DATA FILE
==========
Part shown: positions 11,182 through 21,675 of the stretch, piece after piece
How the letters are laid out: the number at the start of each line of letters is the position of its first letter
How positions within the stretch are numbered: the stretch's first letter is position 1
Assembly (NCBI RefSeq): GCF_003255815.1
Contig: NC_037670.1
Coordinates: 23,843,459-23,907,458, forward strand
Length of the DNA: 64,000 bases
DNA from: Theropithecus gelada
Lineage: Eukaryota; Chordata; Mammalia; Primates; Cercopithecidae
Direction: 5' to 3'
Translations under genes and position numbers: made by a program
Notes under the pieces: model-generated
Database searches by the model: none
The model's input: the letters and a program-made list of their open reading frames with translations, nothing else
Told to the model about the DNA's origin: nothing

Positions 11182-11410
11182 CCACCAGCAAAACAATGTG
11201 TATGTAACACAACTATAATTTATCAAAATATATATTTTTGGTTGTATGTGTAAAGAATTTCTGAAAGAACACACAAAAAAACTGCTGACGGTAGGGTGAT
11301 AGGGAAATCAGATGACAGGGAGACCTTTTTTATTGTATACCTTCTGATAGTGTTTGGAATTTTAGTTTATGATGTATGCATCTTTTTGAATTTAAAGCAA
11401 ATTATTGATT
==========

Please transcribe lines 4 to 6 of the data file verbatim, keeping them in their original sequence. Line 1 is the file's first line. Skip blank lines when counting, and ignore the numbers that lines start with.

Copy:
Assembly (NCBI RefSeq): GCF_003255815.1
Contig: NC_037670.1
Coordinates: 23,843,459-23,907,458, forward strand